However, even looking the other way as children go blind pales in comparison to the needless starving of millions that has occurred because anti-GM-food groups have frightened and bullied the people and governments of Africa into forbidding the use of GM seeds. Such seeds, modified to resist the effects of drought and disease, would make Africa self-sufficient in foodstuffs. But for most African farmers they remain unavailable because of the successful efforts of American and European anti-GM-food groups. Even though every American consumes GM foods on an almost daily basis, with no ill effects, they remain off limits to those most in need. 
True scientific inquiry and research should continue to explore the potential effects of genetic modification. But potential concerns should never trump the actual survival of millions. Scare-mongering by extremists has allowed us to accept human starvation, malnutrition, and disease as acceptable costs for sustaining food sources whose modification, while real, has not been recent.
Willingly to permit profound human suffering is vicious. Many environmentally conscientious citizens are only dimly aware of such suffering. The consequences of their opposition to GM foods are unintentional. However, neither of these things diminishes our moral imperative to change our course of policy and action. "Privileged societies have the luxury of adopting a very low-risk position on the GM crops issue," wrote Dr. Borlaug. "The vast majority of humankind does not have such a luxury, and certainly not the hungry victims of wars, natural disasters, and economic crises."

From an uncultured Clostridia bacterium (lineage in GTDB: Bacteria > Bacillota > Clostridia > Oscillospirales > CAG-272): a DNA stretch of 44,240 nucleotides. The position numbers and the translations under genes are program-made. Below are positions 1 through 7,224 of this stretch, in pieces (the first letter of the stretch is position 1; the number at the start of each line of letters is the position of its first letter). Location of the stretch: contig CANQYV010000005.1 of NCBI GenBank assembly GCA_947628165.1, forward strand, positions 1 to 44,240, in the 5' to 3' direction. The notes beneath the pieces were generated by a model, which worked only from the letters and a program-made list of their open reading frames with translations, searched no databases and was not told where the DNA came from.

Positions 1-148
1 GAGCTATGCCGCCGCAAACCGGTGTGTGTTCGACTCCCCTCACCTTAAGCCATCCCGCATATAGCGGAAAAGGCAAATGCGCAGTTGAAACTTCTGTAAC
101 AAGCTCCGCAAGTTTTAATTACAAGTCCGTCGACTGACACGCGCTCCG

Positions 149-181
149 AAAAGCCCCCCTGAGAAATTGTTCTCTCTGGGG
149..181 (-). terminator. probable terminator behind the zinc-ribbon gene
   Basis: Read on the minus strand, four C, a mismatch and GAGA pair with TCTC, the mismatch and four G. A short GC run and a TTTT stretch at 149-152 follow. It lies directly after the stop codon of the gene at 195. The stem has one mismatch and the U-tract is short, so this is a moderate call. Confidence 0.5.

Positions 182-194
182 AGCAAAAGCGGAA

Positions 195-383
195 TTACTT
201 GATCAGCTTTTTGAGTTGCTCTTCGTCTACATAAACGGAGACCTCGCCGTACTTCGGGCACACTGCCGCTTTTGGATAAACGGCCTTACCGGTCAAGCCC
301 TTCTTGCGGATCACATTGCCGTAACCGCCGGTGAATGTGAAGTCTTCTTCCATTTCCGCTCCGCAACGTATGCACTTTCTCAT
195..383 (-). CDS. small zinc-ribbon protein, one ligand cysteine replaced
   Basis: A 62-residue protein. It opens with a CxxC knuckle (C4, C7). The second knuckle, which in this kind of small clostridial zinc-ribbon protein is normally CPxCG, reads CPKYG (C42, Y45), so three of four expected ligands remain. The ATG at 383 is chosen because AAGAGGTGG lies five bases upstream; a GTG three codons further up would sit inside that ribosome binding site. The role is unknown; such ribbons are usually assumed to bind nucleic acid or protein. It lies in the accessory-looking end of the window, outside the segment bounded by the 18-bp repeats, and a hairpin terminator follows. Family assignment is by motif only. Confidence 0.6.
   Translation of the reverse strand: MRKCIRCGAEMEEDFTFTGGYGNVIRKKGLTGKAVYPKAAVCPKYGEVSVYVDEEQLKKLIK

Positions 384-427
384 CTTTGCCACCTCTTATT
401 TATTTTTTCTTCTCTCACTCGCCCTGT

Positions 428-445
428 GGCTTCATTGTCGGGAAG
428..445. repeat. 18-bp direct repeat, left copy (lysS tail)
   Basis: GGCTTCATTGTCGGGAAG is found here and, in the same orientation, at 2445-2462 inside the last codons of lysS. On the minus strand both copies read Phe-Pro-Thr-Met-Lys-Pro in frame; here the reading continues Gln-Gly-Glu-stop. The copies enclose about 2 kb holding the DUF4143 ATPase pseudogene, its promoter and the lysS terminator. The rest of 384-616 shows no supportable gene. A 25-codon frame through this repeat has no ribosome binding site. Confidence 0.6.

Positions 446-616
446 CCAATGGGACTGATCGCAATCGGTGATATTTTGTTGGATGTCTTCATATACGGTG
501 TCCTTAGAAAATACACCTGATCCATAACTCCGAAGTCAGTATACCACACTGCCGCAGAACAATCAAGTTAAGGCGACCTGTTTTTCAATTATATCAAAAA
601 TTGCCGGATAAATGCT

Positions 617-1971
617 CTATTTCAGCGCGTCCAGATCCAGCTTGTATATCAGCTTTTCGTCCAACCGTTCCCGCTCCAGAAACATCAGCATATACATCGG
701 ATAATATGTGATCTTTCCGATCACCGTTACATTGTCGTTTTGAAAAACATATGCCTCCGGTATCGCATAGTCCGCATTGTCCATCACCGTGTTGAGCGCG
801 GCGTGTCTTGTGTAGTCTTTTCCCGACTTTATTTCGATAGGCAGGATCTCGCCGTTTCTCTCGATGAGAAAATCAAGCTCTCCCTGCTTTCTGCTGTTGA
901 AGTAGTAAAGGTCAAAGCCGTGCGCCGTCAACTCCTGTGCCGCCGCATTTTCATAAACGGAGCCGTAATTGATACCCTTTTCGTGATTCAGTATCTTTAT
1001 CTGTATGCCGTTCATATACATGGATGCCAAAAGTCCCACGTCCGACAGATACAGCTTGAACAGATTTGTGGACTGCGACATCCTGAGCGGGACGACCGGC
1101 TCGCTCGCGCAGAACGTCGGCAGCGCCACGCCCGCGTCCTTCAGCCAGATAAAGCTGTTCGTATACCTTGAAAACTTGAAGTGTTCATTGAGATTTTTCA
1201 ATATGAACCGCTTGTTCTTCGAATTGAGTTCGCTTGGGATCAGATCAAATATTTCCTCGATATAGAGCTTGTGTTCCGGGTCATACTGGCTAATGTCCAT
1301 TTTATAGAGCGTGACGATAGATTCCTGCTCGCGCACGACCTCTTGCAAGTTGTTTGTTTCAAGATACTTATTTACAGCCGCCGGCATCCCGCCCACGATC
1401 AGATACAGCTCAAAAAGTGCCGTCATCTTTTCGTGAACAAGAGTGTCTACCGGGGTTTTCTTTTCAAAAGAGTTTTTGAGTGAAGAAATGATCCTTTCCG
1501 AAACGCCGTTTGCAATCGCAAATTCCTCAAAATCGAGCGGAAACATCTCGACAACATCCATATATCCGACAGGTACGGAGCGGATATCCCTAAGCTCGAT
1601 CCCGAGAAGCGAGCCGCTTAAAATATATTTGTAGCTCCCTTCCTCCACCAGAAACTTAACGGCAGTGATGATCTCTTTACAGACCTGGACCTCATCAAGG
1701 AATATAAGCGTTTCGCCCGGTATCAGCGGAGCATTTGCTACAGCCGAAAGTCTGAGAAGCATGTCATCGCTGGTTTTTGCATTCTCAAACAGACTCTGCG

There is good news, however: our capacity for feeding the world remains strong.
Over the past 50 years, worldwide food production per capita has risen, even as the global population has doubled. Indeed, so successful have farmers been at increasing production that food prices fell to record lows in the early 2000s and large parts of western Europe and North America have been reclaimed by forest. (A policy of turning some of the world's grain into motor fuel has reversed some of that decline and driven prices back up.)
Meanwhile, family size continues to shrink on every continent. The world population will probably never double again, whereas it quadrupled in the 20th century. With improvements in seeds, fertilizers, pesticides, transport, and irrigation still spreading across Africa, the world may well feed 9 billion inhabitants in 2050-and from fewer acres than it now uses to feed 7 billion.
Clearly, then, the crisis of global hunger is not driven by overpopulation. Rather, it is driven by corruption, fostered by drought, abetted by the ongoing abortion of baby girls, and-perhaps most cruelly-aggravated by an environmental extremism that prioritizes the purity of a rice kernel to the survival of a malnourished child.
People are neither blight nor a disease. They are image-bearers of God. They produce with their hands and their minds, in ways so astonishingly creative and unexpected that the combination of innovation, liberty, and natural resources mean a higher standard of living across the board.
There is no more great a resource than a person. Let's work to keep our supply of that resource abundant, and the healthy families that should produce them strong.
Rob Schwarzwalder serves as Senior Vice President for the Family Research Council. He oversees the Communications, Policy and Church Ministries teams. He previously served as chief-of-staff to a Member of the House Natural Resources Committee.